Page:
Critics seem divided over Robert Rodriguez and James Cameron’s new manga adaptation Alita: Battle Angel, with some saying it “lives up to its potential” and others calling it “protracted [and] soul-challenged.”
However, most of the moviegoing public is too distracted by one glaring element of the movie to decide whether it looks good or not: the lead character’s eyes. The live-action actress Rosa Salazar’s face has been altered to have giant real-life anime eyes in every scene. As with anything divisive in pop culture, there have been tweets and memes abound on social media. So, here are The Internet’s Best Reactions To Alita’s Eyes.
9 SEE IMAGE
This Twitter user posted a GIF of Alita’s eyes from the anime in closeup in response to all the people saying the character’s eyes are “too big” in the new movie. This GIF shows that they are actually pretty accurate to the character, even if they don’t translate too well into live-action.
The filmmakers should be praised for at least taking a risk and doing something that’s never been done before, but maybe there’s a reason it’s never been done before. Maybe those big, inflated anime eyes should stay in animated form and in the pages of manga, because they don’t look so cool on a real person’s face.
8 SHE ALREADY FITS ALITA'S INNOCENT LOOK
She already fits Alita's innocent look already just by looking herself, they didn't need to change her eyes up at all pic.twitter.com/LdKtpAeoxz— Marioachi 🇲🇽 (@mujabes) December 8, 2017
Rosa Salazar was actually a familiar face before Alita: Battle Angel gave her what could potentially be her big break (or the death of her career). She was the girl who stole the car and ran off with Machine Gun Kelly in Netflix’s Bird Box.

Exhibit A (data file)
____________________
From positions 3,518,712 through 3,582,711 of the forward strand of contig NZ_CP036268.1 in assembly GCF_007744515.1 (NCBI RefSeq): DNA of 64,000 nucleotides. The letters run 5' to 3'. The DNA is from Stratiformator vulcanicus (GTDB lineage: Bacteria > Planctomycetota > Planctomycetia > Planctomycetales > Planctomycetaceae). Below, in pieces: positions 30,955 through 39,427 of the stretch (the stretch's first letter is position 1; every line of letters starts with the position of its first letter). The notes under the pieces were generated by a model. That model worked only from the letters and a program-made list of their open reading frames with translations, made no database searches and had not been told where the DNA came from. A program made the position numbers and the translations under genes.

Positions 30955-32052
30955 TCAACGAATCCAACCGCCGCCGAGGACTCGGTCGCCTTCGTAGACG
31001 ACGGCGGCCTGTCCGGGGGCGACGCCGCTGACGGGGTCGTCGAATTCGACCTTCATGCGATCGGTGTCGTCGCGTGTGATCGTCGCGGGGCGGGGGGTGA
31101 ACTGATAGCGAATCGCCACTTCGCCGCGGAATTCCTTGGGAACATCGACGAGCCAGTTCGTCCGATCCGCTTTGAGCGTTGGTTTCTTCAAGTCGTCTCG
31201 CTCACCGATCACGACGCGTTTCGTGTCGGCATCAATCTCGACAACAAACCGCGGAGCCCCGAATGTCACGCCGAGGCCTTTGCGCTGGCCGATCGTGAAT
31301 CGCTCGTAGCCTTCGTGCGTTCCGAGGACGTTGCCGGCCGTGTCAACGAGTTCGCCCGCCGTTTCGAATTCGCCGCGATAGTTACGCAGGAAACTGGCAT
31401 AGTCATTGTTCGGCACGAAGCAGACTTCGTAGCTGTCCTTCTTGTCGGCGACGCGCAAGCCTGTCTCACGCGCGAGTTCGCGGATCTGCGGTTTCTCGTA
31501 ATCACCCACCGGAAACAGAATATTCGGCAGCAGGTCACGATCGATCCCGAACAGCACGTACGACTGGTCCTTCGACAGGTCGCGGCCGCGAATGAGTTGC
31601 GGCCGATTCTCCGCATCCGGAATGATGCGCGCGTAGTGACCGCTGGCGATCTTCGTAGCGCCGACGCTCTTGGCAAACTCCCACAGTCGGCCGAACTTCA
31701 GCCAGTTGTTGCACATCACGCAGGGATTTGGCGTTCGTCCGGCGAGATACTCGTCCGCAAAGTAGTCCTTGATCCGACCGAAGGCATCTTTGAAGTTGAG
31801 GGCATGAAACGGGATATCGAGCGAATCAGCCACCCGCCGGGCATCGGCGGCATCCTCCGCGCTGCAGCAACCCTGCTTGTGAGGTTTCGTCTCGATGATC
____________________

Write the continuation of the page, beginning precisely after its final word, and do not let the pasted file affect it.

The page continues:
She has also appeared in the Maze Runner and Divergent franchises and had a role in American Horror Story. One Twitter user suggests that the actress’ eyes look innocent enough as they are without being turned into a giant puppy dog eyes with CGI effects. Based on this side-by-side, they could be onto something there.
7 A PEEK BEHIND THE SCENES
behind the scenes snapshot of alita: battle angel pic.twitter.com/l9uaB5SWeO— SungWon Cho (ProZD) (@prozdkp) December 8, 2017
This supposed “behind the scenes snapshot of Alita: Battle Angel” sees voice actor and YouTuber SungWon Cho offering us a satirical look at the making of the movie. Obviously, he’s wearing giant paper eyes over his own eyes for comic effect, with the comparative size of his glasses only adding to the visual joke.
But this probably isn’t far off what Rosa Salazar had to wear on her eyes during the shooting of every scene for the visual effects artists to have the right reference points to enlarge her eyes – an effort that likely cost millions of dollars and countless hours of hard work for what many people believe was a waste of time.
6 IT IS A BOLD CHOICE
I really love the eyes of Alita in the upcoming movie. The character is a cyborg and in the comics everybody can tell. By messing with Rosa Salazar’s eyes in this way I feel the filmmakers have created a sense of otherness that the audience can’t escape. It is a bold choice. pic.twitter.com/5VAgKzBtUo— Ian Slutz (@panzerHut) December 12, 2017
This Twitter user is willing to give the movie a chance with the eyes. He sees it as a “bold” cinematic translation of the manga itself. In the comics, which a lot of people commenting on the eyes have ignored, everyone can tell that Alita is a cyborg, because she doesn’t look like anyone else.
The anime eyes differentiate her from everybody else and make her stand out. If, like some people have complained, they make her look unnerving and creepy and not like a real person, then the filmmakers did a good job, because that’s the point of the story.
5 I'M JUST LIKE...
I just saw the trailer for Alita: Battle Angel and I'm just like.... pic.twitter.com/0Baxk2TZWw— ✨💖D.J. @ ECCC Q12💖✨ (@OhHeyDJ) December 8, 2017